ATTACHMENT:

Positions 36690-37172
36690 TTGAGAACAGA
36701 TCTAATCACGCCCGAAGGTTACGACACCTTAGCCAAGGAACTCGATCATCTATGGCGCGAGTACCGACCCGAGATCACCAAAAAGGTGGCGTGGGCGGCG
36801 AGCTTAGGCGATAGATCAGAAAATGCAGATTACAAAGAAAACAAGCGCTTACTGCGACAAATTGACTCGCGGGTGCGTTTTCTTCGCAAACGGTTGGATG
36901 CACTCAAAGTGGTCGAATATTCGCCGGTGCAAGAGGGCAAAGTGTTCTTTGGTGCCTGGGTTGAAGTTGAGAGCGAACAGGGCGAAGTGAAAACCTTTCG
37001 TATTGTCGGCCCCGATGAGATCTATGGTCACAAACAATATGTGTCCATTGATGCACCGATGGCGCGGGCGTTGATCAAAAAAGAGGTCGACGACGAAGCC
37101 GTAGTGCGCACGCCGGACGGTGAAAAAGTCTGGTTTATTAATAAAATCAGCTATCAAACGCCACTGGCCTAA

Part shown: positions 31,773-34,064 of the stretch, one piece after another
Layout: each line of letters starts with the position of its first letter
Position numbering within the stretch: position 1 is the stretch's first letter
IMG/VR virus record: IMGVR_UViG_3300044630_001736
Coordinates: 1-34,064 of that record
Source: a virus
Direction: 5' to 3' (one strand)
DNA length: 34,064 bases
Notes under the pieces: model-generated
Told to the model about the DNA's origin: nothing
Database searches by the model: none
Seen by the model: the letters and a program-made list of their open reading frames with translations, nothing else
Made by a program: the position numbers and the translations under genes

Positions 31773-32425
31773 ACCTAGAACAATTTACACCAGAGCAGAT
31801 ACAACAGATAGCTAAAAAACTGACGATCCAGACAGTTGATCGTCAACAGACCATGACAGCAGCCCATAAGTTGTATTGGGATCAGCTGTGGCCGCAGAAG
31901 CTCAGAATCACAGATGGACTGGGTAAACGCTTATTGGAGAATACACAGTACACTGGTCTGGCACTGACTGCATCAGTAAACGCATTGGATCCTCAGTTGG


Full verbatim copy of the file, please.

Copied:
Positions 36690-37172
36690 TTGAGAACAGA
36701 TCTAATCACGCCCGAAGGTTACGACACCTTAGCCAAGGAACTCGATCATCTATGGCGCGAGTACCGACCCGAGATCACCAAAAAGGTGGCGTGGGCGGCG
36801 AGCTTAGGCGATAGATCAGAAAATGCAGATTACAAAGAAAACAAGCGCTTACTGCGACAAATTGACTCGCGGGTGCGTTTTCTTCGCAAACGGTTGGATG
36901 CACTCAAAGTGGTCGAATATTCGCCGGTGCAAGAGGGCAAAGTGTTCTTTGGTGCCTGGGTTGAAGTTGAGAGCGAACAGGGCGAAGTGAAAACCTTTCG
37001 TATTGTCGGCCCCGATGAGATCTATGGTCACAAACAATATGTGTCCATTGATGCACCGATGGCGCGGGCGTTGATCAAAAAAGAGGTCGACGACGAAGCC
37101 GTAGTGCGCACGCCGGACGGTGAAAAAGTCTGGTTTATTAATAAAATCAGCTATCAAACGCCACTGGCCTAA

Part shown: positions 31,773-34,064 of the stretch, one piece after another
Layout: each line of letters starts with the position of its first letter
Position numbering within the stretch: position 1 is the stretch's first letter
IMG/VR virus record: IMGVR_UViG_3300044630_001736
Coordinates: 1-34,064 of that record
Source: a virus
Direction: 5' to 3' (one strand)
DNA length: 34,064 bases
Notes under the pieces: model-generated
Told to the model about the DNA's origin: nothing
Database searches by the model: none
Seen by the model: the letters and a program-made list of their open reading frames with translations, nothing else
Made by a program: the position numbers and the translations under genes

Positions 31773-32425
31773 ACCTAGAACAATTTACACCAGAGCAGAT
31801 ACAACAGATAGCTAAAAAACTGACGATCCAGACAGTTGATCGTCAACAGACCATGACAGCAGCCCATAAGTTGTATTGGGATCAGCTGTGGCCGCAGAAG
31901 CTCAGAATCACAGATGGACTGGGTAAACGCTTATTGGAGAATACACAGTACACTGGTCTGGCACTGACTGCATCAGTAAACGCATTGGATCCTCAGTTGG